Sometimes, by looking closely, and allowing myself to receive what I see, I have experienced a sudden shift.
It happened for the first time when I was 5, on a visit to my grandfather’s studio. As I climbed the stairs toward the open door, I saw a beautiful young man smiling at me. I didn’t realize at first that I was looking at a painting. I didn’t know that the young man had died years before. I was overtaken by his gentle, living presence.
Many masterpieces have moved me deeply, but that first experience is unique.
It convinced me of the reality behind appearances. It showed me what a painting could be and do. As I took it in, and as I experienced an intense connection to the man in the portrait, my life shifted forward. I understood, right down to my toes, that I should keep going.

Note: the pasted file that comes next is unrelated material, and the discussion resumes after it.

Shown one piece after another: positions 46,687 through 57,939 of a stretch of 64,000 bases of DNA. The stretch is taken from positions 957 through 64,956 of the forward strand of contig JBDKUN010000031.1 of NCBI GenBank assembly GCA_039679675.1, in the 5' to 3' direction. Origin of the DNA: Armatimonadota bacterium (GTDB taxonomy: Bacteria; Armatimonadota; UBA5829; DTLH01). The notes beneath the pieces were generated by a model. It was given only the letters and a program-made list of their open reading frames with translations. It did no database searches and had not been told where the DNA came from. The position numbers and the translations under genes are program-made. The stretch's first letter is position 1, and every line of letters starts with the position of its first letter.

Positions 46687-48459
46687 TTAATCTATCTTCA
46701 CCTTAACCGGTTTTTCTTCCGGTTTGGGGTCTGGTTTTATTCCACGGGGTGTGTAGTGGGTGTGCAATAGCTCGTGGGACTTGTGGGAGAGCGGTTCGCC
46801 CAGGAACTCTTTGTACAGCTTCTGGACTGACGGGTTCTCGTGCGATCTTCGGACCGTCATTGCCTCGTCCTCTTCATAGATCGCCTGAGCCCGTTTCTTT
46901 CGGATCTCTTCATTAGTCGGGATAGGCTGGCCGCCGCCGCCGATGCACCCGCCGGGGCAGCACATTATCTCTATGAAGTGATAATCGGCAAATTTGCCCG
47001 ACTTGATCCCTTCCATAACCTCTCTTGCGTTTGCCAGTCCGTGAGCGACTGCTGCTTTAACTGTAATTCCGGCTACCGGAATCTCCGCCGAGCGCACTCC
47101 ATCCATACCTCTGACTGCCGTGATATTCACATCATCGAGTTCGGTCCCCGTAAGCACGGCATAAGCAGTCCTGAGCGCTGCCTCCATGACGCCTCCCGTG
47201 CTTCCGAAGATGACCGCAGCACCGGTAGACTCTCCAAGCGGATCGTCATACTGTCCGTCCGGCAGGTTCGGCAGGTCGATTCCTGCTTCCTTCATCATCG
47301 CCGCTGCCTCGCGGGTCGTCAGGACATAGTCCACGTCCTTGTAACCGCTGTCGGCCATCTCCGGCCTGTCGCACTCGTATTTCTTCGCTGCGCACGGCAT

Since then, I have explored line and color in many media.
They include oil, watercolor, various kinds of printmaking, pastel, silverpoint, and graphite. I prefer traditional materials, and I am pleased that many artists of the past would recognize my tools. My artistic lineage includes Dutch and Italian masters, women artists of all periods, and contemporary and historic American artists. I am a grateful heir to their discoveries.
I improve my technique with study and practice. My creativity, on the other hand, depends on my freedom to break my bounds.
Creativity happens when I stay open to all possibilities. In other words, I must play. In play, I can go over the edge of my known world. I can open a space for whatever knowledge, notion, hint, illogic or intuition is ready to pop up. I find strange relationships, enchanting qualities of objects, and contradictions inside ordinary situations.
My work succeeds when it points to something that was, until now, unfelt and unseen.
That work might enrich others’ experience. Artists have enriched my life in just this way. I want to pass it on.